President Joe Biden on Tuesday appointed several black women, an Asian American and the first Muslim to federal judge positions in an effort for diversity in the U.S. justice system.
Breaking with his predecessor Donald Trump’s four-year effort to endow federal courts with predominantly white conservatives, Biden unveiled his top 11 choices for judges, including just two men, neither white.
High on his list was the appointment of Judge Ketanji Brown Jackson, who is African-American, to the United States Court of Appeals for the District of Columbia Circuit, known to handle major cases.
If confirmed by the Senate, Jackson, 50, would replace Merrick Garland – who is now Biden’s attorney general – and would be well placed to run for the Supreme Court if there is a vacancy.
No black woman has yet served on the High Court of nine judges.
“Ketanji Jackson Brown is one of the best judges in the country. Brilliant and with deep values. That she now joins our second highest court is fair and brilliant, ”tweeted Neal Katyal, former acting US solicitor general at the Department of Justice. .
Biden has appointed two more African-American women to vacant federal appeals court positions.
Of those selected for federal district courts, two others were African Americans (one was male), two were Asian Americans, one was Hispanic, and two were white women.
Zahid Quraishi, 45, would become the first Muslim to serve as a federal district judge if approved by the Senate.
Quraishi is of Pakistani descent and is currently a magistrate in New Jersey.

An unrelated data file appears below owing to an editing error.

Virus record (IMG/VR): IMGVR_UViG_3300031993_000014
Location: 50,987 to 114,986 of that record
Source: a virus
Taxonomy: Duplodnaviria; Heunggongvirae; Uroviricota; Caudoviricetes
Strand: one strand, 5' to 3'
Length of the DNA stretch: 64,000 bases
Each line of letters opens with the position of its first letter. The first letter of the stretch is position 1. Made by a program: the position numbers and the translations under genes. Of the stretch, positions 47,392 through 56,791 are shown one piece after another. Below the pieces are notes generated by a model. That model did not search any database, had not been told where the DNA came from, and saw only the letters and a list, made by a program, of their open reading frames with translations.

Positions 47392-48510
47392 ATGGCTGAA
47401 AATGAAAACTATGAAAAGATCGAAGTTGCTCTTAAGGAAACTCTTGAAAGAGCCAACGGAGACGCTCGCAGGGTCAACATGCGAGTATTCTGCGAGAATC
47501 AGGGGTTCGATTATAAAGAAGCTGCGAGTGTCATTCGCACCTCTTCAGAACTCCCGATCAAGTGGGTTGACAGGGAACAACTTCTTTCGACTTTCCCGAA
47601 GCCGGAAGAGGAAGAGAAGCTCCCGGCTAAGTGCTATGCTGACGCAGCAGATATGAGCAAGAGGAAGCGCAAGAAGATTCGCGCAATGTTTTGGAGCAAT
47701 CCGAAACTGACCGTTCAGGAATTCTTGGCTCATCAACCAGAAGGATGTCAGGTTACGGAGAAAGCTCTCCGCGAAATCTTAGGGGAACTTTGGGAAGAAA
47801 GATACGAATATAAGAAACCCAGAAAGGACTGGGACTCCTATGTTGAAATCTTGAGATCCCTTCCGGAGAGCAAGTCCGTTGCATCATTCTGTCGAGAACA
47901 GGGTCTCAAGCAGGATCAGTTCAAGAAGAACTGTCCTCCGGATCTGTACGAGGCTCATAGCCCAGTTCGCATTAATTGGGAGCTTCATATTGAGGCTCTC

“Judge Quraishi has defended and served our country with distinction in many roles – and he will make history if he is confirmed as the first American Muslim federal judge,” said New Jersey Senator Cory Booker.
The appointments as a whole “represent the great diversity of backgrounds, experiences and perspectives that make our nation strong,” Biden said in a statement.
The group is also diverse in its origins, including candidates with experience as public defenders, who provide free legal advice to those who cannot afford it but face civil or criminal prosecution.
Under the U.S. Constitution, the president appoints people to serve on the Supreme Court and other federal courts for life, and the Senate votes on whether to confirm them.
Trump managed to win the nomination of more than 200 Tory judges during his tenure, working closely with then Senate Majority Leader Mitch McConnell on an issue dear to American Tories for decades.
This includes three Supreme Court justices appointed by Trump.
© 2021 AFP